Hydrogen peroxide (H2O2) can store energy in the form of chemical energy, similar to hydrogen. However, H2O2 has the same problem that hydrogen has — that is, hydrogen peroxide does not exist naturally in large pools like crude oil. H2O2 is not a source of energy like oil; we can't go out and explore for it or drill for it. Hydrogen peroxide is manufactured by a process that consumes energy, and/or other chemical resources.
Hydrogen peroxide, when used to produce energy, creates only pure water and oxygen as a by-product, so it is considered a clean energy like hydrogen. However, unlike hydrogen, H2O2 exists in liquid form at room temperature, so it can be easily stored and transported. Hydrogen peroxide has been around for a long time, so there is a long history of industrial handling and storage. Scientists are familiar with hydrogen peroxide.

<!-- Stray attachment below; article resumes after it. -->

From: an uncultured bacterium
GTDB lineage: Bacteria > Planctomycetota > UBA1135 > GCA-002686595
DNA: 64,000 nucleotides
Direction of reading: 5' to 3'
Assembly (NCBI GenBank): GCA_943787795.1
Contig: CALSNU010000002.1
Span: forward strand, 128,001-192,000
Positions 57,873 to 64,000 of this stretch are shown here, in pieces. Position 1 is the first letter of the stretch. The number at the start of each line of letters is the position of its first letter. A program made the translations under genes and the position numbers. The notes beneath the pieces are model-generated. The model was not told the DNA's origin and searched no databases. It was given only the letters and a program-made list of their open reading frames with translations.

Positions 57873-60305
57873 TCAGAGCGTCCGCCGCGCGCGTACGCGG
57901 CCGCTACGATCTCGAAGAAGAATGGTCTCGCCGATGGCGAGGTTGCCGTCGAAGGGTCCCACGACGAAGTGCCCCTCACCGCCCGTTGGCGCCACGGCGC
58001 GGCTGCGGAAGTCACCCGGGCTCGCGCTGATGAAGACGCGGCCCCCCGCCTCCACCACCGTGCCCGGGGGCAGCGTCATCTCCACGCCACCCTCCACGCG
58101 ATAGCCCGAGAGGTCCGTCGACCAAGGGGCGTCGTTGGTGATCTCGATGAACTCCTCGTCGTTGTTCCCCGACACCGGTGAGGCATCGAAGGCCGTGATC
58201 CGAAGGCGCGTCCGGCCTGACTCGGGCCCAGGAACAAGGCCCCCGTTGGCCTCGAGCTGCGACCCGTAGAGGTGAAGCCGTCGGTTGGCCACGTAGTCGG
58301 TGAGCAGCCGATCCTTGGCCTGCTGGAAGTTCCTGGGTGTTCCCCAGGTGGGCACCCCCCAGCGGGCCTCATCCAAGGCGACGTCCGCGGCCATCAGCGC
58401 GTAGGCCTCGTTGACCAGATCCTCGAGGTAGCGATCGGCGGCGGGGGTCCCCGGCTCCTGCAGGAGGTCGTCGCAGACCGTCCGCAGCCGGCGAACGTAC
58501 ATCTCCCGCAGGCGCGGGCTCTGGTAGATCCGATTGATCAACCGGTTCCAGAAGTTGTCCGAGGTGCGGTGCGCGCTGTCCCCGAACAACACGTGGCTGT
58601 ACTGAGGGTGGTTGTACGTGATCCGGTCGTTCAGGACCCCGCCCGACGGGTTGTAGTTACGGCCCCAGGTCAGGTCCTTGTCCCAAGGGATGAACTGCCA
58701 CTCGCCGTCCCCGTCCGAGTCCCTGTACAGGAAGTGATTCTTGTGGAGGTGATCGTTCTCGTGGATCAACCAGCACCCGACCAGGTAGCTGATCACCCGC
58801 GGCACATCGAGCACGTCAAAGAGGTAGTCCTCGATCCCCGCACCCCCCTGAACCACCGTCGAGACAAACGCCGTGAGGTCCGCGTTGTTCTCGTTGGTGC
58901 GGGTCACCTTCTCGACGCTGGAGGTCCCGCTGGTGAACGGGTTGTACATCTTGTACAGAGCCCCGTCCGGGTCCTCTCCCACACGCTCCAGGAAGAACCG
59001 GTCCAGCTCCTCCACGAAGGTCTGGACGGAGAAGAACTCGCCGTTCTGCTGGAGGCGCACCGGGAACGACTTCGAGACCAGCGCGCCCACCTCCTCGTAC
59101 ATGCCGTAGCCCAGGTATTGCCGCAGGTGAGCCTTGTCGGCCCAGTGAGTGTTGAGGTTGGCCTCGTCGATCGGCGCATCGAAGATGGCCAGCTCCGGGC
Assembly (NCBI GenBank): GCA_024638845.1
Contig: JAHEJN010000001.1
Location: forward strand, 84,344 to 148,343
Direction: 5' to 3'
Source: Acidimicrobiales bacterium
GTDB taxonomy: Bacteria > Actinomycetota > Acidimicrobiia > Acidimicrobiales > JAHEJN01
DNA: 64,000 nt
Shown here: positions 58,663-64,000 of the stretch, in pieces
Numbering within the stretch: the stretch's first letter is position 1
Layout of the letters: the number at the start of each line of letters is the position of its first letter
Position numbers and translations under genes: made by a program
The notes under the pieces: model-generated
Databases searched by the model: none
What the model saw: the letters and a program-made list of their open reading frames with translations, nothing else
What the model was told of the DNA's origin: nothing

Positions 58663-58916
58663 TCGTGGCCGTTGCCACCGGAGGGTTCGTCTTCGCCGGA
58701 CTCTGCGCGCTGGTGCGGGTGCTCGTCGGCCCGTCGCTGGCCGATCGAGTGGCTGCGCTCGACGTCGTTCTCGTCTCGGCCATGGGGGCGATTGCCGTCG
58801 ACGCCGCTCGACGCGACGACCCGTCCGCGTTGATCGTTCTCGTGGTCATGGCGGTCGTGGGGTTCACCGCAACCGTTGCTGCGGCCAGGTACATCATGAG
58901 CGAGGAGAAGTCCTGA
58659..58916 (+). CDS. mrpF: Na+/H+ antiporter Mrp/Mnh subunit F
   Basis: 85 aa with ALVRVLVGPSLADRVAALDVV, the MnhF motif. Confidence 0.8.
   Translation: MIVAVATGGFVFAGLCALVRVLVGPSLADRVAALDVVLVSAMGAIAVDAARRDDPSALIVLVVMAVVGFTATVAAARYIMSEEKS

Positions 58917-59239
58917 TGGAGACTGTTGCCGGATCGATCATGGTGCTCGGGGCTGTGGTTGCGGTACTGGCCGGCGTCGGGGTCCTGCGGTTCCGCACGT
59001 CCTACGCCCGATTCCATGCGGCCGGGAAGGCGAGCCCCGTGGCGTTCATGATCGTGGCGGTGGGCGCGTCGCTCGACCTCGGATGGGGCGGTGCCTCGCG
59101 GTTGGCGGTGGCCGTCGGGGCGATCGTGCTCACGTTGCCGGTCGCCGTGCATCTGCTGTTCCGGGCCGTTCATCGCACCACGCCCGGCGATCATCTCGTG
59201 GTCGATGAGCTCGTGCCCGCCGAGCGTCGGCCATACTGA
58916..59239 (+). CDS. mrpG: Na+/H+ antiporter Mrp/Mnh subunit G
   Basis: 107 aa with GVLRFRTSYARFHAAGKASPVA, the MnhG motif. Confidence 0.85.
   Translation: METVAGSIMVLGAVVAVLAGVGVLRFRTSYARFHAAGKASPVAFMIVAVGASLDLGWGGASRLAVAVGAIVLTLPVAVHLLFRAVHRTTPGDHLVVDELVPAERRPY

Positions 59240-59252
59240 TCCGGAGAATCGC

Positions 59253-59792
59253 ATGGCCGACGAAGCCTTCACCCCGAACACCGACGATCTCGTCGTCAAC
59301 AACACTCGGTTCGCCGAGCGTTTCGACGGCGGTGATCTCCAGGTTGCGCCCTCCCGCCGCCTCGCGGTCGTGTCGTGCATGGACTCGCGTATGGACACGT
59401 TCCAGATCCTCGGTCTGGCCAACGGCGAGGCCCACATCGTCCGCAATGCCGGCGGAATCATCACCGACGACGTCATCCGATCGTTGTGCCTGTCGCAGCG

Recent advances in electrochemistry have demonstrated the feasibility of producing hydrogen peroxide by the electrochemical reaction of oxygen and hydrogen in a fuel cell. The new process could significantly reduce the cost of producing hydrogen peroxide and provide an opportunity to make the H2O2 from hydrogen and oxygen generated locally with renewable resources.
Patent# 6,685,818 Process for the electrochemical preparation of hydrogen peroxide - February 3, 2004
One of the problems Engineers must solve when designing a process for making hydrogen peroxide is the high loss of energy. The typical energy conversion efficiency is less than 50% because the formation of H2O2 produces heat as a by-product.